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Napoleon At Work
by [?]

When I am in any doubt or difficulty I say to myself, “What would Napoleon have done?” The answer generally comes at once: “He would have borrowed from Henry,” or “He would have said his aunt was ill”–the one obviously right and proper thing. Then I weigh in and do it.

“What station is this?” said Beatrice, as the train began to slow up. “Baby and I want to get home.”

“Whitecroft, I expect,” said John, who was reading the paper. “Only four more.”

“It’s grown since we were here last,” I observed. “Getting quite a big place.”

“Good; then we’re at Hillstead. Only three more stations.”

I looked out of the window, and had a sudden suspicion.

“Where have I heard the name Byres before?” I murmured thoughtfully.

“You haven’t,” said John. “Nobody has.”

“Say ‘Byres,’ baby,” urged Beatrice happily.

“You’re quite sure that there isn’t anything advertised called ‘Byres’? You’re sure you can’t drink Byres or rub yourself down with Byres?”


“Well, then, we must be AT Byres.”

There was a shriek from Beatrice, as she rushed to the window.

“We’re in the wrong train–Quick! Get the bags!–Have you got the rug?–Where’s the umbrella?–Open the window, stupid!”

I got up and moved her from the door.

“Leave this to me,” I said calmly. “Porter!– PORTER!!–PORTER!!!–Oh, guard, what station’s this?”

“Byres, sir.”


“Yes, sir.” He blew his whistle and the train went on again.

“At any rate we know now that it WAS Byres,” I remarked, when the silence began to get oppressive.

“It’s all very well for you,” Beatrice burst out indignantly, “but you don’t think about Baby. We don’t know a bit where we are–“

“That’s the one thing we do know,” I said. “We’re at this little Byres place.”

“It was the porter’s fault at Liverpool Street,” said John consolingly. “He told us it was a through carriage.”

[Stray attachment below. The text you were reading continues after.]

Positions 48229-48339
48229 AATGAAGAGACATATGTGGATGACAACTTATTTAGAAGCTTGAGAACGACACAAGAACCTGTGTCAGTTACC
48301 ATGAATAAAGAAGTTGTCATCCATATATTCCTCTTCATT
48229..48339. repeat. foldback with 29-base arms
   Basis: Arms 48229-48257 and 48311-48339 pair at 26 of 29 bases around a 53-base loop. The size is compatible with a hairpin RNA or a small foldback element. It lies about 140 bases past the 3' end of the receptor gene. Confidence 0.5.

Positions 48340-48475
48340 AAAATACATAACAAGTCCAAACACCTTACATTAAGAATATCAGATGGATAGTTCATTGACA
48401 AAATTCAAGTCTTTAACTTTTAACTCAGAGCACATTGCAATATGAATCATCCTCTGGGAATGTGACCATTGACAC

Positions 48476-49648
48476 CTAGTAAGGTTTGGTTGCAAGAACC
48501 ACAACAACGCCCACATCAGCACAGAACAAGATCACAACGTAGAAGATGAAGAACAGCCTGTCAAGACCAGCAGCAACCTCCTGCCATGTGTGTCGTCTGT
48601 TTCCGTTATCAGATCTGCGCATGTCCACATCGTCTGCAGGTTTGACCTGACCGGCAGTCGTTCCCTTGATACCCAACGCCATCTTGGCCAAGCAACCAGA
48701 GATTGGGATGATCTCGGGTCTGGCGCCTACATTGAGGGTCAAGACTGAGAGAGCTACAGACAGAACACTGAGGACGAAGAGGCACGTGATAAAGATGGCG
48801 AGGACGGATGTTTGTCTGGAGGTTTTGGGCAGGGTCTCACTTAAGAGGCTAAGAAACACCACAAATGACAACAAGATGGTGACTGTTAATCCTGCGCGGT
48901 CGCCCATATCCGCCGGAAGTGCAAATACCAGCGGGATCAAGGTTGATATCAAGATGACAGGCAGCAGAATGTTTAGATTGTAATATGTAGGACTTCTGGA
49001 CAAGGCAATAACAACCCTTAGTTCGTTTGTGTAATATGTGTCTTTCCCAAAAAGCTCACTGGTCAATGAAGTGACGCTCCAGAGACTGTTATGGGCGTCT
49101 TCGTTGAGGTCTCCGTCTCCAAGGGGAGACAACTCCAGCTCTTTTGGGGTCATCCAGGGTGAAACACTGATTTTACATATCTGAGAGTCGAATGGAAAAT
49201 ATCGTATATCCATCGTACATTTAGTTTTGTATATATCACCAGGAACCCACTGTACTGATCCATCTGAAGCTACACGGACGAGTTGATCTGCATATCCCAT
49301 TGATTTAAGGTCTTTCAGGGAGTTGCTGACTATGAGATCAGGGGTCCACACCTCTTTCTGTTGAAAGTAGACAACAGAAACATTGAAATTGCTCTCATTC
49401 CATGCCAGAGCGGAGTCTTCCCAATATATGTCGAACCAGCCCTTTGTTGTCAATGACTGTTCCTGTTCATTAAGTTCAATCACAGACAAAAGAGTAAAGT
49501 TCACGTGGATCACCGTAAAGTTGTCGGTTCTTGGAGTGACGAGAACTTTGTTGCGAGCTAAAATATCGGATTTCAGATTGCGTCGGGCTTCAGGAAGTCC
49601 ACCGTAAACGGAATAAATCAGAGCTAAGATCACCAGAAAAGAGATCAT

“I don’t care whose fault it was; I’m only thinking of Baby.”

“What time do babies go to bed as a rule?” I asked.

“This one goes at six.”

“Well, then, she’s got another hour. Now, what would Napoleon have done?”

“Napoleon,” said John, after careful thought, “would have turned all your clothes out of your bag, would have put the baby in it diagonally, and have bored holes in the top for ventilation. That’s as good as going to bed–you avoid the worst of the evening mists. And people would only think you kept caterpillars.”

Beatrice looked at him coldly.

“That’s a way to talk of your daughter,” she said in scorn.

“Don’t kill him,” I begged, “We may want him. Now I’ve got another idea. If you look out of the window you observe that we are on a SINGLE line.”

“Well, I envy it. And, however single it is, we’re going away from home in it.”

“True. But the point is that no train can come back on it until we’ve stopped going forward. So, you see, there’s no object in getting out of this train until it has finished for the day. Probably it will go back itself before long, out of sheer boredom. And it’s much better waiting here than on a draughty Byres platform.”

Beatrice, quite seeing the point, changed the subject.

“There’s my trunk will go on to Brookfield, and the wagonette will meet the train, and as we aren’t there it will go away without the trunk, and all baby’s things are in it.”

“She’s not complaining,” I said. “She’s just mentioning it.”

“Look here,” said John reproachfully, “we’re doing all we can. We’re both thinking like anything.” He picked up his paper again.

I was beginning to get annoyed. It was, of course, no good to get as anxious and excited as Beatrice; that wouldn’t help matters at all. On the other hand, the entire indifference of John and the baby was equally out of place. It seemed to me that there was a middle and Napoleonic path in between these two extremes which only I was following. To be convinced that one is the only person doing the right thing is always annoying.